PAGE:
Try to ensure that you incorporate healthy eating, physical activity, and adequate rest and sleep into your family routines as you gear up for school. Start each morning off with a nutritious breakfast for everyone. Evidence shows that kids who eat a healthy breakfast do better in school, have increased concentration and have more energy. Also remember that snacks and lunches can be just as healthy as breakfast! Involving children in planning and preparing their lunch provides a chance for them to learn about healthy eating.

Collage of kids going back to school

Many thanks to the Northern Health nurses who sent in their family back-to-school photos! How can you make back-to-school healthy?

Along with healthy eating, be sure to encourage your young ones to be physically active for at least 60 minutes every day. Spend time together being active as this will contribute to reducing screen time for yourself and your children. It also avoids unnecessary sedentary behaviour.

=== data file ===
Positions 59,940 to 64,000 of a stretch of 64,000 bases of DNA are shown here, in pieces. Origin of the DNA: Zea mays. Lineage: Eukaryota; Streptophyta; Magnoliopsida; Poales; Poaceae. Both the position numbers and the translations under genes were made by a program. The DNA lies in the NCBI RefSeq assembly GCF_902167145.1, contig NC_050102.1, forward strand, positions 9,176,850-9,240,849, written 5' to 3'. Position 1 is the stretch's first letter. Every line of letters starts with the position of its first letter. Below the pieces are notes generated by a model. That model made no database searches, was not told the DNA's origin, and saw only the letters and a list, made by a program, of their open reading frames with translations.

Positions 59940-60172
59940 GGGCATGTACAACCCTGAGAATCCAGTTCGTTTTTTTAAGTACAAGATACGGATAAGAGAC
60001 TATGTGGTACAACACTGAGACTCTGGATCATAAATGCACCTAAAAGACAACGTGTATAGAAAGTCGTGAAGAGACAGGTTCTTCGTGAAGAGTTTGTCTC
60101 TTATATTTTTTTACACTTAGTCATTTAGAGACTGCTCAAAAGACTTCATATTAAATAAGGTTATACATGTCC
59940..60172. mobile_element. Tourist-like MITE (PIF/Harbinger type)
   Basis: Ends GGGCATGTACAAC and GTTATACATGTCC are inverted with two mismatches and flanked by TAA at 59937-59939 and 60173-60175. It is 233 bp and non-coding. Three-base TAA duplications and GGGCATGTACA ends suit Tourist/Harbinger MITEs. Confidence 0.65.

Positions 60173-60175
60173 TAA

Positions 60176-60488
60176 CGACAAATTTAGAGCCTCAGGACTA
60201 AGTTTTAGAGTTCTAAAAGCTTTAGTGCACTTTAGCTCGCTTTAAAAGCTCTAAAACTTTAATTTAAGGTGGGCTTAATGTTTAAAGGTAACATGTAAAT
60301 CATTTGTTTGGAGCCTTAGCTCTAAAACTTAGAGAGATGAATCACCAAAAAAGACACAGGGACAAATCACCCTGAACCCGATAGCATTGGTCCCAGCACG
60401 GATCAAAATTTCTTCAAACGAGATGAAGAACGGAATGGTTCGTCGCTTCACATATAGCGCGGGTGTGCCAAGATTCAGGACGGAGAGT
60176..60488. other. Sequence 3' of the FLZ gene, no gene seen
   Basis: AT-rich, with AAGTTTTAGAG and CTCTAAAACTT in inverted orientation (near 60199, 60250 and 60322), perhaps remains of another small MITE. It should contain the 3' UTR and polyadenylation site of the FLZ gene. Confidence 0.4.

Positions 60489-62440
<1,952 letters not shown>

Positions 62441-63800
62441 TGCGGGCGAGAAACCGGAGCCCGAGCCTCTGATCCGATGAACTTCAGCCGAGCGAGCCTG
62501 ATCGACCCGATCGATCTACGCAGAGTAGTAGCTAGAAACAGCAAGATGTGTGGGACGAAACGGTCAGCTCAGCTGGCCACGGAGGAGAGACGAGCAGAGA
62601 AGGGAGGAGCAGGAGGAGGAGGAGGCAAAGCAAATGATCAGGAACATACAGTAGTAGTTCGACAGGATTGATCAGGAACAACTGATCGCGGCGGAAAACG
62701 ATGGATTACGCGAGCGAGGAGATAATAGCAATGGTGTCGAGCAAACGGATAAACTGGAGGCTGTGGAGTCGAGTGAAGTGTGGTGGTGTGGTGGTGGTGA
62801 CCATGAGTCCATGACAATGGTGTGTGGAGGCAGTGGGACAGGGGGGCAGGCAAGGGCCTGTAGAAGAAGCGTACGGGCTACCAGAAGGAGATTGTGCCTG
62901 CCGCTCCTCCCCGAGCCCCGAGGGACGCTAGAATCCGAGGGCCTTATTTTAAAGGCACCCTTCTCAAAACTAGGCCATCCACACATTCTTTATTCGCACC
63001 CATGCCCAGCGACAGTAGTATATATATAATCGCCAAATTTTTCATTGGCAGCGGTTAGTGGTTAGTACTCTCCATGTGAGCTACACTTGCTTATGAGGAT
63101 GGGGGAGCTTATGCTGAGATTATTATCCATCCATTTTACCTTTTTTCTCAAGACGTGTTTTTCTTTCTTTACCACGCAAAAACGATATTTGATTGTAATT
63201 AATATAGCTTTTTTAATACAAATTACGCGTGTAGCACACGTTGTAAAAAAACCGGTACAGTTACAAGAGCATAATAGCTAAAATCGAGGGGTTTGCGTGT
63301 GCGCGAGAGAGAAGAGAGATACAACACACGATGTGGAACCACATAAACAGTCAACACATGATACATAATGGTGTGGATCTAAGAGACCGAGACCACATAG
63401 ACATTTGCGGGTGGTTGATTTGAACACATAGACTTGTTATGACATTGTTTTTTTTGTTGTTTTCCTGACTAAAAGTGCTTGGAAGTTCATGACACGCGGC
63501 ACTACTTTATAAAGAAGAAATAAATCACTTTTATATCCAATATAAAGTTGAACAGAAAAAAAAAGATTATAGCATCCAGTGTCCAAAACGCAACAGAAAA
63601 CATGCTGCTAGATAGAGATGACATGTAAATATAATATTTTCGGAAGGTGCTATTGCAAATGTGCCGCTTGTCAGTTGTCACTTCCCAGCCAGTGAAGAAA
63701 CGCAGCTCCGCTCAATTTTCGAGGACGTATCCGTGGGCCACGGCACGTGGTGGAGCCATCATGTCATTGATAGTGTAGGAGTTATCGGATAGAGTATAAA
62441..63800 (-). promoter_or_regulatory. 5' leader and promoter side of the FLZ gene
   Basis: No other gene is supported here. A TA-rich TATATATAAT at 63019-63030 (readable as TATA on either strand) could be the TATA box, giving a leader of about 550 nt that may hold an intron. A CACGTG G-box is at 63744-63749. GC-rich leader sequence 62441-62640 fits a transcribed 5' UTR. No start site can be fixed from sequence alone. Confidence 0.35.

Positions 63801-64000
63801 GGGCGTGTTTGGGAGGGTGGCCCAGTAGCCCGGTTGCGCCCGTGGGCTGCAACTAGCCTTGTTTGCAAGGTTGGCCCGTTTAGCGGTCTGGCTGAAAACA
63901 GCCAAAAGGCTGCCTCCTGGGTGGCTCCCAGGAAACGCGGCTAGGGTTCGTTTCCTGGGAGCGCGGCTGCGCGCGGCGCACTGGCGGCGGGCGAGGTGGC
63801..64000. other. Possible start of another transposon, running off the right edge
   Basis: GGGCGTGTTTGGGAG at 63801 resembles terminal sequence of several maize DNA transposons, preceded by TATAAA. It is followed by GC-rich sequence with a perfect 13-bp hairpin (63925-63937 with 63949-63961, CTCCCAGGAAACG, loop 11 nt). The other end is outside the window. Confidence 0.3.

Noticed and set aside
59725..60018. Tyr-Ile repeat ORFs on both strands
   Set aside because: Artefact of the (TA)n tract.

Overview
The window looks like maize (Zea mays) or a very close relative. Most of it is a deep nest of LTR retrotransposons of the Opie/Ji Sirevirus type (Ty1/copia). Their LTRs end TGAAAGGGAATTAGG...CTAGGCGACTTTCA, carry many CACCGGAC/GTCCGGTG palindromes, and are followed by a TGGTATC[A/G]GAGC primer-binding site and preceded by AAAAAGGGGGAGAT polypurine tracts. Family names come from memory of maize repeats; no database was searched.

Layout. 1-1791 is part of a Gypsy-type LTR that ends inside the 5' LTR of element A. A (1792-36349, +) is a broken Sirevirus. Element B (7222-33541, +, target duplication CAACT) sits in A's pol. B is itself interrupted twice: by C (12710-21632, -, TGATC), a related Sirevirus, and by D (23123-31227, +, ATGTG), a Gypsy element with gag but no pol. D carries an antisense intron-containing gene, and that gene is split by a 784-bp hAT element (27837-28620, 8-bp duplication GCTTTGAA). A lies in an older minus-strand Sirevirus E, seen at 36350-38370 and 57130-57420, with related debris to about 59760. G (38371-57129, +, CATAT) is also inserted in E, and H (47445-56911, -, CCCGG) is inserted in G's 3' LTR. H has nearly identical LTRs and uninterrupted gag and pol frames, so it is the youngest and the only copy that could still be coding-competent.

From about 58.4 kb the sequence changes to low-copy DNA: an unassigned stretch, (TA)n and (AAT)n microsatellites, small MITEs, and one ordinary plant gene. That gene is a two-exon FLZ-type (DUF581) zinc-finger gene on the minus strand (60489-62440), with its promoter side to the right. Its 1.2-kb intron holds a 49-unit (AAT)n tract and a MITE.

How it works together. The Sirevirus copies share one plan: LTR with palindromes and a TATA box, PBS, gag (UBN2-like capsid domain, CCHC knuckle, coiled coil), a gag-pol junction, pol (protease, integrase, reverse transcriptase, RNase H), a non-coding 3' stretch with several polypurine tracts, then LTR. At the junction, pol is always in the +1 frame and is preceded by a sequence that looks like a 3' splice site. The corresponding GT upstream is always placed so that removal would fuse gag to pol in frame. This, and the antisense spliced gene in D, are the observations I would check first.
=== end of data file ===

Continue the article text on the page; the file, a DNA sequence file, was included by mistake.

Ensuring that children get enough sleep (9-10 hours/night) is also important throughout the school year. Adequate sleep is essential to healthy growth and development. Sleep helps to promote alertness, memory and performance. This is why it is so important to establish consistent bedtime routines that will make it easier for your child to relax, fall asleep, and sleep through the night.

Remember that families are unique and there is no one-size-fits-all back-to-school routine. Choosing routines that will work for your family and sticking to them is what’s most important.

What does your back-to-school routine look like?

  • Make bedtime the same every night.
  • Plan for healthy meals.
  • Limit screen time.
  • Talk with your child every day.
  • Teach your child about safety.
  • Encourage independence.
  • Make homework a routine.
  • Prepare the night before.

This article was originally published in the August 2015 issue of A Healthier You magazine.

Karen Wonders

About Karen Wonders

Karen was born and raised in Ottawa and over the last 30 years has lived in various cities and communities in Alberta and B.C. She has a nursing degree from the University of Victoria and currently lives and works in Prince George as a Public Health Nursing Program Manager. Karen is a strong advocate for the health of children and youth with her primary focus being in the area of "healthy schools". She is a director on the board of the Directorate of Agencies for School Health, which adds great value and is complementary to her. In her spare time, Karen enjoys travelling, spending time with her family and friends, and taking long walks with her dog Theodore.